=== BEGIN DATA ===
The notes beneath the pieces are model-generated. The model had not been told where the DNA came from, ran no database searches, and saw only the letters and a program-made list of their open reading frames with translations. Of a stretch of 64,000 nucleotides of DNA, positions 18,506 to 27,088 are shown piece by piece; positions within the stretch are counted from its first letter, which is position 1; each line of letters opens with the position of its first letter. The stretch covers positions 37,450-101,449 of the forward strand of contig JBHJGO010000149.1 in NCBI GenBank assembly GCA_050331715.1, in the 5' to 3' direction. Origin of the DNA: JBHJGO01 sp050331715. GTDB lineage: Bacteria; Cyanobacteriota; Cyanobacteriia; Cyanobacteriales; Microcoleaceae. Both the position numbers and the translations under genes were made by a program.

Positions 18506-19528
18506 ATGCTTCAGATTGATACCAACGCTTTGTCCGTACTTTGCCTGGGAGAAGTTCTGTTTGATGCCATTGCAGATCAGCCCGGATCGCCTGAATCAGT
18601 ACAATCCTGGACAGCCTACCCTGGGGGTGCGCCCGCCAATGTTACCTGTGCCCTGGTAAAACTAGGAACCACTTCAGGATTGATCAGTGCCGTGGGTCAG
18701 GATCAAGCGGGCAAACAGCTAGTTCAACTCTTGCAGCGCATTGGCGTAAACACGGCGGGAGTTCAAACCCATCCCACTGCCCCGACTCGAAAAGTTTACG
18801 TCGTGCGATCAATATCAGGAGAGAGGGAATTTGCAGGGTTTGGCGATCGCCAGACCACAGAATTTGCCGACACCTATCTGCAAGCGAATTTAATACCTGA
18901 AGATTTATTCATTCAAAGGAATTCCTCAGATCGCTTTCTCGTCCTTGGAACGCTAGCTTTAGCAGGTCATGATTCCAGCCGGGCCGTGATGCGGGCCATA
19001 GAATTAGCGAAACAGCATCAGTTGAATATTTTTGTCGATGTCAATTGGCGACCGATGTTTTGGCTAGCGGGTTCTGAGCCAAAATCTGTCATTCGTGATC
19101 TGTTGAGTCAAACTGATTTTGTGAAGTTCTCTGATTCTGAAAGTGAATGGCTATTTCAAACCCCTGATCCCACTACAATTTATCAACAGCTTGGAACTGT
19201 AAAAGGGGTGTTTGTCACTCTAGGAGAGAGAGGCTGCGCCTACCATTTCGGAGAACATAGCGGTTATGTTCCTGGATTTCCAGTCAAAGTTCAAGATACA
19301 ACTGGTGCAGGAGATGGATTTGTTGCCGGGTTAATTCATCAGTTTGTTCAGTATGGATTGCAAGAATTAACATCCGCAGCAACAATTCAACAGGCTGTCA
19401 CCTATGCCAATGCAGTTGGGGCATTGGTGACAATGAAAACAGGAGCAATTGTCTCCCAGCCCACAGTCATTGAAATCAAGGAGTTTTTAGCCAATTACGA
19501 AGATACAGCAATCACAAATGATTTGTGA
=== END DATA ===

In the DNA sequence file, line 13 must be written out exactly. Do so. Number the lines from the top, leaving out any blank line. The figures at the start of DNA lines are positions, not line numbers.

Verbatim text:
19501 AGATACAGCAATCACAAATGATTTGTGA